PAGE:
Opening an Asian film archive

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Opening an Asian film archive


If you are in the mood for seeing some pride-inducing, smart films this weekend, you have a chance to look into rare documentaries you can’t see in multiplex theaters.
“The Documentary Collections,” by the Korean Film Archives, feature screenings of five documentaries by noted Asian directors. The best part of all: it’s free.
The screening today begins with “Surname Viet Given Name Nam,” an experimental documentary film about exile and displacement by the acclaimed writer and a filmmaker Trinh T-Min-ha.
The film explores the history of Vietnamese women using dance, text and interview clips of women in Vietnam and the United States. It delves into the difficulty of translating and the struggles of dislocation and exile suffered by women with a history of war and oppression.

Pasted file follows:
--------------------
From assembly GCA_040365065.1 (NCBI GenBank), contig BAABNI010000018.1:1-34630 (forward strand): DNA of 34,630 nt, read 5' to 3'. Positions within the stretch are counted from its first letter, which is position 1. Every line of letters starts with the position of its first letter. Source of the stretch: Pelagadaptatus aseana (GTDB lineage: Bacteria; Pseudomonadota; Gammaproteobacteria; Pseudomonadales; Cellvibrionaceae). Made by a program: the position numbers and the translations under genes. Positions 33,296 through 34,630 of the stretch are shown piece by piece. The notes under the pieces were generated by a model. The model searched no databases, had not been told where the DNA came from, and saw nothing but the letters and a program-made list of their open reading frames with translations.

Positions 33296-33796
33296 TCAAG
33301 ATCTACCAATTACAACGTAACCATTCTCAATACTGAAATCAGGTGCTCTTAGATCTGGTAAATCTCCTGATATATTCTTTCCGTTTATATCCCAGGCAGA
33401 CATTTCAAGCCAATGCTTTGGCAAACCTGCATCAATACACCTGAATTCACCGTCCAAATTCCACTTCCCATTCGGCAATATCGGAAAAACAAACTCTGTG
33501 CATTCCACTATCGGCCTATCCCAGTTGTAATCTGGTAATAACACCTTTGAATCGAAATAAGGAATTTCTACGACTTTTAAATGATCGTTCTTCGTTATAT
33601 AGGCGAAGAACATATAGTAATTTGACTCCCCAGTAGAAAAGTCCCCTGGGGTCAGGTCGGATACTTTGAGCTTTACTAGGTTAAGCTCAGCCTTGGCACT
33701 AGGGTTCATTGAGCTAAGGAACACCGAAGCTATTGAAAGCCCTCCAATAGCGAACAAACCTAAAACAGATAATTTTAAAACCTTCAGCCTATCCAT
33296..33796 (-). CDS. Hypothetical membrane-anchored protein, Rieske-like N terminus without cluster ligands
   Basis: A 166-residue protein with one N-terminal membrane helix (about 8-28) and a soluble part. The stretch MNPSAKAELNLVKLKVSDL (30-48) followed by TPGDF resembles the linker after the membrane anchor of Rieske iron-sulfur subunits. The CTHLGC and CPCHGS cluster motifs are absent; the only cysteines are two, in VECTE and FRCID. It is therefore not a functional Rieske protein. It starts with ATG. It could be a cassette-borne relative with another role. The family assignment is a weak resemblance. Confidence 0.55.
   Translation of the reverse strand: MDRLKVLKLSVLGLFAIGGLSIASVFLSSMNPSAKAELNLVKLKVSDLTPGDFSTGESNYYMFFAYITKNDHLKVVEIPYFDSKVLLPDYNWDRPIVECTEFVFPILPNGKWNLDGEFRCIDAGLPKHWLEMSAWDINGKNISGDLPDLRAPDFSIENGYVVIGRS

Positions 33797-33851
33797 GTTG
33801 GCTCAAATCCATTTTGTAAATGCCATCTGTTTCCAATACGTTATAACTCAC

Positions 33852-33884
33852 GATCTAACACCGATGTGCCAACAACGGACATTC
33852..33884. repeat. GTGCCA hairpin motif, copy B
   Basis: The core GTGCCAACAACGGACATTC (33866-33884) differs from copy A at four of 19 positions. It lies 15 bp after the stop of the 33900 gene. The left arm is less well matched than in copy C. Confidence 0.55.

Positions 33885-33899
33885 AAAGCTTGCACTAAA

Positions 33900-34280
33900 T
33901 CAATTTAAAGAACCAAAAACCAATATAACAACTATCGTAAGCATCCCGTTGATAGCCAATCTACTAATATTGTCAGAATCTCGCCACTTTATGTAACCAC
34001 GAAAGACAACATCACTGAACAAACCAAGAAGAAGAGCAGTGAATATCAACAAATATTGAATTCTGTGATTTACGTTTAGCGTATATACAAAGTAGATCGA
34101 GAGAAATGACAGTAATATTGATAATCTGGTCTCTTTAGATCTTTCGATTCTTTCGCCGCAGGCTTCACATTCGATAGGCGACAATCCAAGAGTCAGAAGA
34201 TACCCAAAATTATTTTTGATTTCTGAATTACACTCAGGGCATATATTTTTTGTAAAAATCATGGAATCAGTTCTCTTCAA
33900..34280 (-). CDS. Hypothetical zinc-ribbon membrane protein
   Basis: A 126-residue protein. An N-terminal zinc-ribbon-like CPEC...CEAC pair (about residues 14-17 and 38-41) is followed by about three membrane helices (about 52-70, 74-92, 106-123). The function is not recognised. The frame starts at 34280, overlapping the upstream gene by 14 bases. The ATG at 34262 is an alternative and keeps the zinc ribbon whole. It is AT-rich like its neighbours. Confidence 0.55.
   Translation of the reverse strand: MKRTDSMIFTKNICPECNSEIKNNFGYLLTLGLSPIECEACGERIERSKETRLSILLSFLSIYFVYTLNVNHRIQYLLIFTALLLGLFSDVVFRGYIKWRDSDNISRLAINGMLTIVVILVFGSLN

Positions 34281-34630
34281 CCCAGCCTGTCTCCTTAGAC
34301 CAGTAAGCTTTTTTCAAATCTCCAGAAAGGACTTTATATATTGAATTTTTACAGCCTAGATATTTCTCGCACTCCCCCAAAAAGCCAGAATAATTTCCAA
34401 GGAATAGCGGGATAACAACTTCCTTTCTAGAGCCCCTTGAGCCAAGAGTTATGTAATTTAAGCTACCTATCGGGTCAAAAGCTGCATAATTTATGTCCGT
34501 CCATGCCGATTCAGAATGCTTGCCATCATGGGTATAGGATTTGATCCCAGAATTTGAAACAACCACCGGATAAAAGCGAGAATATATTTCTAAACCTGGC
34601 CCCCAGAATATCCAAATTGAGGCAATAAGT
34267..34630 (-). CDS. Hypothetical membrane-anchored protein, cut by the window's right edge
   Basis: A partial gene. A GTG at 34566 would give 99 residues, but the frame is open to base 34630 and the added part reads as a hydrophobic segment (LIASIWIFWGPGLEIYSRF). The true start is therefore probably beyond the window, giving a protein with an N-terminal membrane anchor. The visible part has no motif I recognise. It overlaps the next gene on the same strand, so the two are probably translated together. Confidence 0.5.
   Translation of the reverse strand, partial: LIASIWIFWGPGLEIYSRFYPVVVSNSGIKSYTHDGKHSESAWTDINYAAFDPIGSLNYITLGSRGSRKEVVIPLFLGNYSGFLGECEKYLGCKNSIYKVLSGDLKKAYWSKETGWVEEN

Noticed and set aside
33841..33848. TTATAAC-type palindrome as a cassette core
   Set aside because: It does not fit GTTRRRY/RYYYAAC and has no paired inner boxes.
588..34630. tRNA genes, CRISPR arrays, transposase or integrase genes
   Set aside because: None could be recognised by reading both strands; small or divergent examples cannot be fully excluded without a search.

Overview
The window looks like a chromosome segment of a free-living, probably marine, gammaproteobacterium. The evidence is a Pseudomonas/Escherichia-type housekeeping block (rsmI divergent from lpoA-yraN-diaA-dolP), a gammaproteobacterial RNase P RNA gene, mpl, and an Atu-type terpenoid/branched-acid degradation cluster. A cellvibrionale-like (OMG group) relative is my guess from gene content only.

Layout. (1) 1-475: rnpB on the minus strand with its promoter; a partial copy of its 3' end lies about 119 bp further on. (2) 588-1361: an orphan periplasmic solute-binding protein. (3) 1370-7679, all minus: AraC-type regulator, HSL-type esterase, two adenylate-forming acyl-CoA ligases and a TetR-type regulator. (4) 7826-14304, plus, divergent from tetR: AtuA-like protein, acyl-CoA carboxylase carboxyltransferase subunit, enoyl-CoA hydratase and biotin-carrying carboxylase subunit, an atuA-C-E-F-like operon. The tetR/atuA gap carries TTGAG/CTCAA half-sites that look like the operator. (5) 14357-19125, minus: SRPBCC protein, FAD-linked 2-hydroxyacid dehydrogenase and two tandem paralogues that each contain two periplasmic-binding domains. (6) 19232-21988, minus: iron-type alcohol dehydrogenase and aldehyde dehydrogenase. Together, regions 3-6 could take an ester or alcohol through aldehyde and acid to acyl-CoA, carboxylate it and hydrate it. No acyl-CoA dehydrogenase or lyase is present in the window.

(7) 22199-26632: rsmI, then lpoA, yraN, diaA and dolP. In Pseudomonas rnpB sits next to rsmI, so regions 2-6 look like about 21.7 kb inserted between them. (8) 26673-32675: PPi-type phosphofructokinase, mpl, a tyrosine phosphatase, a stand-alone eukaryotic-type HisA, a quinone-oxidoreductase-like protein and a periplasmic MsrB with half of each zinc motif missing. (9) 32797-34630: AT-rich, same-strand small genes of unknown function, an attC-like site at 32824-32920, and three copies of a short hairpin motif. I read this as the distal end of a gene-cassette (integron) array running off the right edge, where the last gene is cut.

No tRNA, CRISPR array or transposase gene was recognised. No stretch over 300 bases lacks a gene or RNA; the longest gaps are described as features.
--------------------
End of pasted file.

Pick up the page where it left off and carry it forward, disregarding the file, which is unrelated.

“Narita: Heta Village,” a 1973 black-and-white documentary by Japan’s premier documentary filmmaker, Shinsuke Ogawa, draws a compelling story out of the lives of farmers protesting the construction of Japan’s biggest airport. The film, released five years before Narita officially opened, concentrates on how the lives of the village elders was disturbed when their communal graveyard fell into the hands of the airport authorities.
Another documentary in the venue by Ogawa is “A Japanese Village; Furuyashikimura,” which focuses on a Japanese mountain village that deals with the trauma of global warfare.
On Friday and Sunday, the archives will feature “ABC Africa,” an evocative film by the Iranian Director Abbas Kiarostami, which was funded by the United Nations as part of the organization’s project to assist AIDS orphans in Uganda.
“Minamata - The Victims and their World,” a two-hour documentary by the Japanese filmmaker Tsuchimoto Noriaki, focuses on the 29 families who filed a lawsuit against a fertilizer company in the Minamata district after the villagers were diagnosed with a rare neurological disorder caused by mercury poisoning.

by Park Soo-mee

“The Documentary Collections” by the Korean Film Archives runs at the Seoul Arts Center through Sunday. Screenings on Friday begin at 2, 5 and 7:30, on Saturday and Sunday, at 1 and 3 p.m. The Japanese films are not in English. For more information, call (02) 521-3147.
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